Thursday, March 29, 2012

plastic shore

A couple of weeks ago, I did a segment with Martha, demoing the Sailor's Valentine boxes using all nature materials that I found on the beach. We also showed a piece of art I created from all the plastic remnants I collected that littered the ocean shore
Besides being automatically drawn to the specs of bright colors heading down the beach seeking shells, the remorse I would feel to "pirate" the natural and pass by the manufactured. How could I do that? Once that ida was in my head, it was impossible to stop picking it up.
After cleaning, drying, organizing by color and packing in my suitcase, all the plastic from the beaches of a small island in the Bahamaswe journeyed home to New York City. One night, I sat indian-style on the floor, scrutinized over layout and puzzled together a color gradient composition.
It changed a few times, many times, before I decided to glue the pieces down.
Now that I've composed the blue, green, grey, purple—I have the red, orange, yellow left to map out.

Wednesday, March 21, 2012

piers antique show

This past weekend I explored the Antique Show at the Piers here in NYC and posted a gallery of photos on thecraftsdept blog of many of the interesting things I saw. Here are my favorites:
Bakelite prison rings—originally made out of toothbrushes by inmates!
Confirmed once again that I am not alone in my dead animal collecting. 
This cardigan was totally awesome—knitted with a variety of different dog breeds.
Antique dolls can be highly collectible and utterly eerie when they all get together. Some alone can be completely awkward and strange, like this crawling porcelain doll. I guess their bizarreness is part of their appeal.
I was thrilled to see antique pom-pom animals. We've made very similar ones at Martha but seeing the originals made by Steiff was really neat. Here are a few links to different handmade pom-pom how-tos:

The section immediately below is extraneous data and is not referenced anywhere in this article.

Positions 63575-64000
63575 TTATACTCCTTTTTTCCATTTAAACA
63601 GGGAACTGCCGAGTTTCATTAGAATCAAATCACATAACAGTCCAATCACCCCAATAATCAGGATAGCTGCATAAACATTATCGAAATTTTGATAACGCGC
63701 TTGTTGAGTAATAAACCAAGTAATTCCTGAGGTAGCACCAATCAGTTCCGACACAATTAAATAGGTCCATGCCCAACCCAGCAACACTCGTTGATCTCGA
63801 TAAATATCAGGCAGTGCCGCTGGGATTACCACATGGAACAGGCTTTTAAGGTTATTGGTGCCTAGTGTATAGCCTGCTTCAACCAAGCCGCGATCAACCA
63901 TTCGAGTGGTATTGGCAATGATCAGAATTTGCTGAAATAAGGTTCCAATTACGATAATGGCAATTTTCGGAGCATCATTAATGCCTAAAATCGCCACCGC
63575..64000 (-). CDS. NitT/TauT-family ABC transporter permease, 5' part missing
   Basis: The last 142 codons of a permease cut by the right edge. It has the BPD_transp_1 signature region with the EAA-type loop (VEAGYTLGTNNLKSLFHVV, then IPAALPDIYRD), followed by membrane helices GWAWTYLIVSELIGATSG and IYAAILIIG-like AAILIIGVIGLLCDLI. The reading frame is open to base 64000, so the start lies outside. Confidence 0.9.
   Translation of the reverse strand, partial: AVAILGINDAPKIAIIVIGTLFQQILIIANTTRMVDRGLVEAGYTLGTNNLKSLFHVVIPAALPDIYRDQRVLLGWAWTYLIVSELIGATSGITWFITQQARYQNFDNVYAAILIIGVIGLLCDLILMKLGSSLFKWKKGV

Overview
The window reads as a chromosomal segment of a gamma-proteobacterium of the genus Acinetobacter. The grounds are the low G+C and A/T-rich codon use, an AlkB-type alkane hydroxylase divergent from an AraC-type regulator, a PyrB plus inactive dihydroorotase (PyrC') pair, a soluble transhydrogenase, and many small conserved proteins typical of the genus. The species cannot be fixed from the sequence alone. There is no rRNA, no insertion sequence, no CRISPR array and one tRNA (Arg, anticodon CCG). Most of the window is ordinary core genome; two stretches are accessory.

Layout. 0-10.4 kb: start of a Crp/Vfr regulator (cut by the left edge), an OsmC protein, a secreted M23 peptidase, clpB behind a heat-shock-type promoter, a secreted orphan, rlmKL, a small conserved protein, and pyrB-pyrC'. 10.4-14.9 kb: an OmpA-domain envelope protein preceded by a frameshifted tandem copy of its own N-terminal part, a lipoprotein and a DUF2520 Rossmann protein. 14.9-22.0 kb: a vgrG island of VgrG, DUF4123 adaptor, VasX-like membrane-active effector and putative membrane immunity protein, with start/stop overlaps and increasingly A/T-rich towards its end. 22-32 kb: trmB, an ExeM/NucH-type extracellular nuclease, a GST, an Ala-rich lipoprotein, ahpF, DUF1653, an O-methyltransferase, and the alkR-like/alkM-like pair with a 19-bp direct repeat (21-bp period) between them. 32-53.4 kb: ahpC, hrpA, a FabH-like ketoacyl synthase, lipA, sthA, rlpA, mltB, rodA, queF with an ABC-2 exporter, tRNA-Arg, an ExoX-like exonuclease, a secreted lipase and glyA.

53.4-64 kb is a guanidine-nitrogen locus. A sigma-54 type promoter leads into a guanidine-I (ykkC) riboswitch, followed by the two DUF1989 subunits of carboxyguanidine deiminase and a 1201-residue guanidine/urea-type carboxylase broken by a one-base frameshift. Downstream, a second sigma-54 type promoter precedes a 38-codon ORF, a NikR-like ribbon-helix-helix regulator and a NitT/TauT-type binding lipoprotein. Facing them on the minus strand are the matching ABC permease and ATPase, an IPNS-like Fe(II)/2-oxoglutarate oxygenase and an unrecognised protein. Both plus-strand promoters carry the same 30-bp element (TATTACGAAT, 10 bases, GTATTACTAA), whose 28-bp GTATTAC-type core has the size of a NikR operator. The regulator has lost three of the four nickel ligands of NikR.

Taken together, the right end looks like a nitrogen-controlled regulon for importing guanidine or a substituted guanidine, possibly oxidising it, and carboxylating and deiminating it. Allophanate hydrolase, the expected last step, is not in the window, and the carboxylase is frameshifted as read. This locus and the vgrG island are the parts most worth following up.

Tuesday, March 13, 2012

I am not a paper cup

We did this very simple project on Martha's show of stenciling on reusable "paper" cups. The cups look like an ordinary white paper cup but are actually ceramic—I'm sure you've seen them before. Anyway, they are a perfect blank slate ready for embellishment and can help in our efforts to save trees! Martha made some decorative on the show, but also artlessly stenciled the names of all her home staff on cups so that they can have their own to re-use everyday.
Martha Stewart Crafts makes an adhesive film for customized stencils. She also has a slue of ready to go stencils including a typewriter style alphabet . I customized one of the cups for Ashley in one of my favorite fonts.

 I printed the name out, taped it to the stencil film and cut each letter out with a craft knife, keeping the negative space of any letter that had it (the a & the e). I prepared the cup by cleaning it with alcohol, then peeled off the paper backing of the stencil film and adhered it to the surface. With a little stenciling pouncer, I painted over the stencil. 
Before the paint was dry, I removed the stencil. Martha Stewart craft paint made by Plaid is a multi-surface paint the will cure permanently to practically any material. For ceramic, the paint takes about 20 days to cure so that it can be washed without the paint removing. 
I put the cup aside for three weeks and now Ashley has a special coffee cup to use everyday at the office.

Monday, March 12, 2012

quartz caps

I made these quartz crystal capped jars a while back using this awesome adhesive clay called Mighty Putty. It a two part epoxy that hardens and sticks to just about everything. Its one of those materials that is so neat, has endless uses, yet you really don't know what to do with it?! 
I had a bunch of crystals that I collected for my wedding so I used them to create these  capped vessels. All you have to do is slice a piece of Mighty Putty from the log it comes in, mix the green and white together really well, blob it onto the top of a jar's lid and stick and embed crystals in it. I finished the clay edge by pressing glitter into it before it hardened and wrapped the rim of the lid with a pretty silver ribbon. 
I made a set of graduated jars to fill with assorted bathroom essentials, cotton balls, Q-tips, tylenol and aspirin (the pills were more a styling thing—I couldn't find anything else white to put in them!).
There's a more refined epoxy clay called Crystal Clay that is available in many colors and used primarily to pave Swarovski crystal rhinestones (the ones with pointed backs). Martha used the clay around Valentine's Day to make glittery red heart pins

Monday, March 5, 2012

drip drip drip

Another lost-wax-casting of a skull in sterling.